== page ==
This pair of urban objects contain flood control infrastructure for the surrounding Historic District. During significant flood events, the river rises to a level that floods the adjacent sewer system, blowing off manhole covers and filling the basements of the surrounding buildings. In 2008, the city experienced its second “500 year flood” in fifteen years and City leaders decided that construction of a pump station was warranted.

Typically, a pump station consists of a concrete wall around a set of pumps and gate valves used to divert storm water and pump it into the river. There are several of these facilities in and around the City. This location, however, was very prominent; located along the new Riverwalk - a $50 million public/private partnership which will revitalize the riverfront and provide a much-needed amenity for residents and employees in downtown. As a result, the architect was asked to create a pump station that was sympathetic with the Riverwalk and, particularly, the neighboring Café Pavilion they designed three years earlier. In addition, this new facility needed to accommodate the matrix of established trails and promenades moving by and through the site.

In response, the pump station was developed as two objects – a Pump House and a Gate Valve Platform - that work together to reinforce the Riverwalk and create an understandable place. The Pump House is a formal foil to the existing Café Pavilion – sharing a formal language and material palette. Where the Café Pavilion is open and transparent, however, the new Pump House is closed and opaque. As a pair, the Café Pavilion and the new Pump House frame a public plaza and form a gateway to the Historic District. A new Gate Valve Platform was designed to accompany the Pump House (typically the pumps and valves are contained within a single walled compound). This structure is a glowing, translucent object atop a cast in place concrete base. The Pump House and Gate Valve Platform flank the river level recreation trail and mark the entry to the street level promenade. The architect worked with the Public Art Foundation and internationally recognized artist, Jun Kaneko, to locate site specific artwork to further activate this space and tie the buildings together into a single composition. This artwork includes a series of large-scale ceramic works, called Dangos, on the Café Pavilion side of Court Avenue, and an internally illuminated glass mural entitled Expansion, mounted to the north face of the Pump House.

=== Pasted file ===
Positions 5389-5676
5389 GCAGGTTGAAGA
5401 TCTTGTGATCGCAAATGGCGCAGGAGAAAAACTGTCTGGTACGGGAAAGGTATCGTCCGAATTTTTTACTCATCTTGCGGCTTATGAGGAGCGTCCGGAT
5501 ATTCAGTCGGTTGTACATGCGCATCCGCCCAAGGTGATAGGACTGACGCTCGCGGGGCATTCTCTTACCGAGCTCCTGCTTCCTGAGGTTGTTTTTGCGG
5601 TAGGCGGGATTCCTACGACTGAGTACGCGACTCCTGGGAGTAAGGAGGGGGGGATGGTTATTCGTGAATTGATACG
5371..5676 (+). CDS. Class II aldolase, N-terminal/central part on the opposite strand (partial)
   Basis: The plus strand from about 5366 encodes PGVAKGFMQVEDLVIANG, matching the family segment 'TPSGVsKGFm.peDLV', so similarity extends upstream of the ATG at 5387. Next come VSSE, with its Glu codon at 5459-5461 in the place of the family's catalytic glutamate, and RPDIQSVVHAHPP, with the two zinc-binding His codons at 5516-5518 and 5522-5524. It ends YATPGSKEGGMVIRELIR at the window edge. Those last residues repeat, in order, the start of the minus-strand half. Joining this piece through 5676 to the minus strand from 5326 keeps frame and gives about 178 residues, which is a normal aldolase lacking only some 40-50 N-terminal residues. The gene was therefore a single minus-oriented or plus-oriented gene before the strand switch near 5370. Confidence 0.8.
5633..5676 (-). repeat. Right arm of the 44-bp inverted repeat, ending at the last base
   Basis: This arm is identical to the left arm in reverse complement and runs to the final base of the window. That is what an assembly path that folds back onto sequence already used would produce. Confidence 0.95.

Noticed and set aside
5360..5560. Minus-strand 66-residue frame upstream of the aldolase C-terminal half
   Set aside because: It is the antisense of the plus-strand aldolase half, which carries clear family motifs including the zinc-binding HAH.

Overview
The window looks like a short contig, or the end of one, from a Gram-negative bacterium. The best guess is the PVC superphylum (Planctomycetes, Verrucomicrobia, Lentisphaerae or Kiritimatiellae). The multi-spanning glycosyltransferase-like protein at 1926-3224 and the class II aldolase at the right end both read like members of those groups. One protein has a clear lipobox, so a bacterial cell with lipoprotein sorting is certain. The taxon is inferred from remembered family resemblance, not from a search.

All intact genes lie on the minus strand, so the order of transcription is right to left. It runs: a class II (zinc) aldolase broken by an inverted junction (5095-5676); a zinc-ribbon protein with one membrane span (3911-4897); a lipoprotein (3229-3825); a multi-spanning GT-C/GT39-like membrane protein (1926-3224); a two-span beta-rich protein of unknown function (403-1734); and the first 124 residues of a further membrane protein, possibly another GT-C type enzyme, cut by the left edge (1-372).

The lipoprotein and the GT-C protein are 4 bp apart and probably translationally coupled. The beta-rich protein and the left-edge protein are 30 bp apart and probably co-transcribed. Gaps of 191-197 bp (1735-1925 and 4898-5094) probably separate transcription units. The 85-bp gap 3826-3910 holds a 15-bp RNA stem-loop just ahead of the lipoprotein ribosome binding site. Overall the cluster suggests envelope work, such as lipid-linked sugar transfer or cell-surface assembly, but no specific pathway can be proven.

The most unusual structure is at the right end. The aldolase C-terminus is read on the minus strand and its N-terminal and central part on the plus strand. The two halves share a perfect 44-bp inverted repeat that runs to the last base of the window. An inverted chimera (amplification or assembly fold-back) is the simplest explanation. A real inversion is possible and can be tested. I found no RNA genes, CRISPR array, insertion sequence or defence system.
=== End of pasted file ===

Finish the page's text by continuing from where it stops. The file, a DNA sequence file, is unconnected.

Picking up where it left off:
By commissioning an architect to design this pump station, the City was hoping to minimize the visual damage done to the Riverwalk. Much to their surprise, the resulting composition is more successful as a “place” with the completed pump station than it was prior to its construction. The space is now framed, clearly delineated, and understandable. As a result, the pump station is an asset – both functionally and visually.